Hawaii’s Kilauea volcano is erupting again and volcanic gas is being emitted from the cone as lava meets the air. The US Geological Survey (USGS) said the volcano eruption is in “full-swing” with the agency elevating the alert level for the volcano last week.
As of Sunday, October 3, at 9.59am HST (8.49pm BST), the USGS update indicated the Kilauea volcano is continuing to erupt.
Lava is continuing to erupt from multiple vents along the floor and western wall of the Halema’uma’u crater.
All lava activity is confined within the Halema’uma’u in Hawaii Volcanoes National Park.
Over the past 24 hours, the lava lake level has climbed more than one metre – rising 27m since the eruption started.
Seismicity and volcanic gas emission rates also remain elevated.
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The Hawaiian Volcano Observatory (HVO) escalated the alert level for the volcano last week.
The current alert level is red which means eruption is underway or suspected with significant emission of volcanic ash into the atmosphere.
Sulfur dioxide emission rates remain high and were approximately 14,750 tonnes per day on October 2, 2021, which was higher than the previous day.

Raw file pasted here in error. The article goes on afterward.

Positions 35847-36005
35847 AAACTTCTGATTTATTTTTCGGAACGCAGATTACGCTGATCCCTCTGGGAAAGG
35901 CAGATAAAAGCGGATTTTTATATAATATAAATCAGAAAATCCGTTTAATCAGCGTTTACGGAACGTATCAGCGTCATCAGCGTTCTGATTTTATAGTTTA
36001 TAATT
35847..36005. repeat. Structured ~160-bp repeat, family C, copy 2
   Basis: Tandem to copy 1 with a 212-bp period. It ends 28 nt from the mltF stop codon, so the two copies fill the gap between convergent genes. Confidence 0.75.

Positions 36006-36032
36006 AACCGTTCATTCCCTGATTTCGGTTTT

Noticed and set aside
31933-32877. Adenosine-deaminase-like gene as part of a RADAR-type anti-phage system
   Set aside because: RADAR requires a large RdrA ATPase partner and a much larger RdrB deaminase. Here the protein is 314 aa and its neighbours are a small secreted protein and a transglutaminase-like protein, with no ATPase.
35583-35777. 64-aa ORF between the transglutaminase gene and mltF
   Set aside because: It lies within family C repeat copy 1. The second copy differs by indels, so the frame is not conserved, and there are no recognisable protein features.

Seismicity is elevated but stable and summit tiltmeters continue to record deflationary tilt.
Since 1952, Kilauea has erupted 34 times meaning it ranks among the world’s most active volcanoes and may even top this list.
Eruption activity was almost continuous from 1983 to 2018 along the volcano’s East Rift Zone.
At the summit, a vent within Halema‘uma‘u hosted an active lava pond and vigorous gas plume from 2008 to 2018.
In 2018, the decades-long continuous activity on the East Rift Zone ended and the summit lava lake drained following an intrusion into and eruption from Kīlauea’s lower East Rift Zone.
A summit eruption from December 2020 to May 2021 created a lava lake within the Halema‘uma‘u crater.